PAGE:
Certification programs embody the complex interplay between public organizations and nongovernmental entities in contemporary public administration. In an article published in the journal Public Administration, I draw attention to ‘regulatee choice’ in certification programs, in which program participants choose from among certifier alternatives. The study draws on a nation-wide survey of certified organic farmers to examine the factors that farmers weigh when selecting from among public, nonprofit, and private organic certifier options. The findings indicate that farmer choice between public, nonprofit, and private certifiers is differentiated by the importance that regulatees ascribe to certifier reputations and service offerings, as well as regulatee desires to support the organic movement through certification. Farmer choice between public and nonprofit certifiers is further differentiated by the importance regulatees place on certifiers’ perceived regulatory expertise.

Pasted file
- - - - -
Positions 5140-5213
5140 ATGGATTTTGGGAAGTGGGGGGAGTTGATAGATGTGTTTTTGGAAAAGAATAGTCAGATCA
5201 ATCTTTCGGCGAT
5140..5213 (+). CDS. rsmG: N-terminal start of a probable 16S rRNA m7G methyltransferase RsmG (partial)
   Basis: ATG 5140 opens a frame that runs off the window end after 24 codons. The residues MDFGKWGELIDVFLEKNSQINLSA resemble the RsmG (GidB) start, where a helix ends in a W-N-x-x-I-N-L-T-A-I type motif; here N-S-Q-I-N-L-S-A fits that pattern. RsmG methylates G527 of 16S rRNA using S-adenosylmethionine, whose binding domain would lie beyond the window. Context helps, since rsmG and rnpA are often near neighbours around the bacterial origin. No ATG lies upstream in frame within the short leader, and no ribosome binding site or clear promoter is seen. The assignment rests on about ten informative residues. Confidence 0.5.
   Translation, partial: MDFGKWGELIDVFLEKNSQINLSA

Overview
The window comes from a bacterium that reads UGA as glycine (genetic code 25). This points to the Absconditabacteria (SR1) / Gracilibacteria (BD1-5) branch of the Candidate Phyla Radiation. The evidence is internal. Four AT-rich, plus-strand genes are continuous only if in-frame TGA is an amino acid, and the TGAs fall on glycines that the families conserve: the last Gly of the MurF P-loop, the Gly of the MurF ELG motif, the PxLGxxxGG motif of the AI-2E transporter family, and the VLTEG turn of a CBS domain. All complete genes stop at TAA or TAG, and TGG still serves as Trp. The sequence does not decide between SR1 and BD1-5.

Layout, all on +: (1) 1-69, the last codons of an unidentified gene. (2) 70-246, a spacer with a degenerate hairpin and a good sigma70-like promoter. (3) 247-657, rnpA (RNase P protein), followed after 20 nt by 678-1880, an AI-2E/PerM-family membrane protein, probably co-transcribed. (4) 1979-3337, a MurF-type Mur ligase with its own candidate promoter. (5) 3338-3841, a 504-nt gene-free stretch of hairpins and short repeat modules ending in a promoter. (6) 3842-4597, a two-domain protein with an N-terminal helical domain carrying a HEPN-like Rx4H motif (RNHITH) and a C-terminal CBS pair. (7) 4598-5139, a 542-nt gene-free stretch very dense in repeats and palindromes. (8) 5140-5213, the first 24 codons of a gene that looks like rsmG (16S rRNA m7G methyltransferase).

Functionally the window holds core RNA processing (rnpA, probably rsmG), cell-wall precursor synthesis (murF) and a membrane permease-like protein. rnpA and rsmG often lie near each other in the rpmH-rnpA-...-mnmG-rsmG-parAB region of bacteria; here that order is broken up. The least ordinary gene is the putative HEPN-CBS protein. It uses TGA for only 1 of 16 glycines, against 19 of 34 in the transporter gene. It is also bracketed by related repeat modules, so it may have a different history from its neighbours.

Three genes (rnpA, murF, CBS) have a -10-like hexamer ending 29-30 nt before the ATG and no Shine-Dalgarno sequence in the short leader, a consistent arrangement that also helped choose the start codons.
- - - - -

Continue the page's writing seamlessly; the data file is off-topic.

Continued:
For those interested in organic certification matters, the findings indicate that the factors that matter in farmers selection from certifiers are not uniform across certifier type - different factors influence the selection of public, nonprofit, and private certifiers distinctly. For scholars, the findings highlight how regulatee choice decisions in voluntary program settings differ from seemingly analogous cases such as citizen choice decisions in healthcare and education. Among the regulatee choice factors that matter is certifier reputation, which may be associated with signals of voluntary program integrity and credibility, and regulatees’ desire to communicate particular values to external stakeholders through their choice of certifier.